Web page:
Moderator: Marcia Hofmann, Electronic Frontier Foundation
Rob Kasunic, U.S. Copyright Office
Concern over the effect of the prohibition on noninfringing uses, given the newness of 1201. Congress didn’t prohibit direct circumvention of rights controls—where there was legal access, under the law they’d be free to circumvent a TPM protecting a §106 right if they had the wherewithal to do so. Statutory exemptions also exist. Triennial rulemaking was a failsafe for unforeseen consequences. Originally designed to be “on the record” rulemaking, which would have been much more formal. Subsequently changed to be less formal. Exemptions can be made for a class of works; with consultation with NTIA, the Register would make a recommendation to the Librarian of Congress. The idea was that each three years would be a de novo review of the evidence.
2000 was particularly difficult because the prohibition hadn’t gone into effect, so anticipating its problems was a challenge. Lolly Gasaway: if it would be nice if legislation could be understood by the public, but short of that it would be nice if copyright lawyers could understand it. There were challenges in interpreting the statute! Looked at the legislative history. Congress didn’t define key terms such as “a particular class of works.” Much of our history has been developing that interpretation. Also challenging because Congress created an access/rights control dichotomy.
Hoffman: having been involved in every rulemaking, what are the characteristics of a successful campaign for an exemption?
Kasunic: there are written documents—Seth Finkelstein, obtained a few exemptions, published a piece that really went through the steps of what he did in 2000 and 2003 on censorware. Look at the people who’ve been successful; don’t have to be a lawyer/sophisticated firm; some people like Finkelstein or Joe Montoro—the dongle man—who received an exemption 3-4 times were individuals. They presented a very strong factual case. We get a lot of legal argument but the most important thing is the identification of facts in the marketplace. Coming to the hearing helps too.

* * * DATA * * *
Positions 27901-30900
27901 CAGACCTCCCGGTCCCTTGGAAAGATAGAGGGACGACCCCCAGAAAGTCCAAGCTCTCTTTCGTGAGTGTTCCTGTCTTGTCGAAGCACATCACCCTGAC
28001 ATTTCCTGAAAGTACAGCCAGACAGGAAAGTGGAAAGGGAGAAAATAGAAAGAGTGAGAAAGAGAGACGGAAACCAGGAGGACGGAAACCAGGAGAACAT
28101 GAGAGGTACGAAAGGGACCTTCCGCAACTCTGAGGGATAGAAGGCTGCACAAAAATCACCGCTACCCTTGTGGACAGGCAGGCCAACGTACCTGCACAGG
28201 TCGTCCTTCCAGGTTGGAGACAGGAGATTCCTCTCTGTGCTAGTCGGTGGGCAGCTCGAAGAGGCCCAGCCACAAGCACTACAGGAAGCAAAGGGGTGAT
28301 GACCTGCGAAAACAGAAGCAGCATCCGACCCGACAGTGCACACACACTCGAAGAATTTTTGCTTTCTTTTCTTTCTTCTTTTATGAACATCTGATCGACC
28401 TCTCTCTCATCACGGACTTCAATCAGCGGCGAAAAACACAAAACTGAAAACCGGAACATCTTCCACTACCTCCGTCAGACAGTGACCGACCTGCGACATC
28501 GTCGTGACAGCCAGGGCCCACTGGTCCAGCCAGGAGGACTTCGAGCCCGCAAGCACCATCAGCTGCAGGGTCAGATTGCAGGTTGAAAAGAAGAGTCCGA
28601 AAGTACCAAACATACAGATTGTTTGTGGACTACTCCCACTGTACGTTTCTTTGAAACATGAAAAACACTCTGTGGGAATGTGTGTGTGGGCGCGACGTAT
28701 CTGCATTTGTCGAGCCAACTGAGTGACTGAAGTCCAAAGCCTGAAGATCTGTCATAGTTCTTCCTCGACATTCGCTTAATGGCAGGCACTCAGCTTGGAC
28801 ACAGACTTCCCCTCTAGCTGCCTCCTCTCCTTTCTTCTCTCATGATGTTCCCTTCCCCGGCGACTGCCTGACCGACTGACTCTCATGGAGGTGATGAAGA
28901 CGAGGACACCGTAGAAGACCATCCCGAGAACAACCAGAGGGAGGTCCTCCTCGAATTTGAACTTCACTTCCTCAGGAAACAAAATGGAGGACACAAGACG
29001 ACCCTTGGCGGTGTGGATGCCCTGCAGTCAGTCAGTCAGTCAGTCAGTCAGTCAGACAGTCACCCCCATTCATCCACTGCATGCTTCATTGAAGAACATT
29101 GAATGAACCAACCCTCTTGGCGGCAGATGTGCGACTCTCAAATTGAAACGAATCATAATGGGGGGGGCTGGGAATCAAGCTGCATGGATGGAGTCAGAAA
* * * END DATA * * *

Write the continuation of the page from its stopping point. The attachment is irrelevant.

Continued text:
Rebecca Tushnet, Organization for Transformative Works/Georgetown Law
Our exemption: noncommercial remix video. Alice in Wonderland quality to many of the arguments: big copyright owners argue that circumvention tools are so widely available, that screen capture software is also so widely available, and that they would never go after a remix that wasn’t fair use even though the remixer was breaking the law, so no exemption is necessary.
[My thoughts on representing a group that by its nature is fluid, not organized, highly diverse, and not able to hire lobbyists; that is culturally disadvantaged; that is made up primarily of women and entirely of noncommercial artists, with all that entails for perceptions of the worthiness of our endeavors; the barriers are many and yet this is a group that is required to go to policymakers and argue its legitimacy and will be required to do so in perpetuity unless there is a change.] [Do works have to be good/intelligible to outsiders to look worthy of protection? Who gets to say what tools an artist can use? Discussion of opponents about how we didn’t really need high quality footage, and that if we were really good at digital technology we could use screen capture to get good results, so obviously it was the artists’ problem and not the problem of anticircumvention]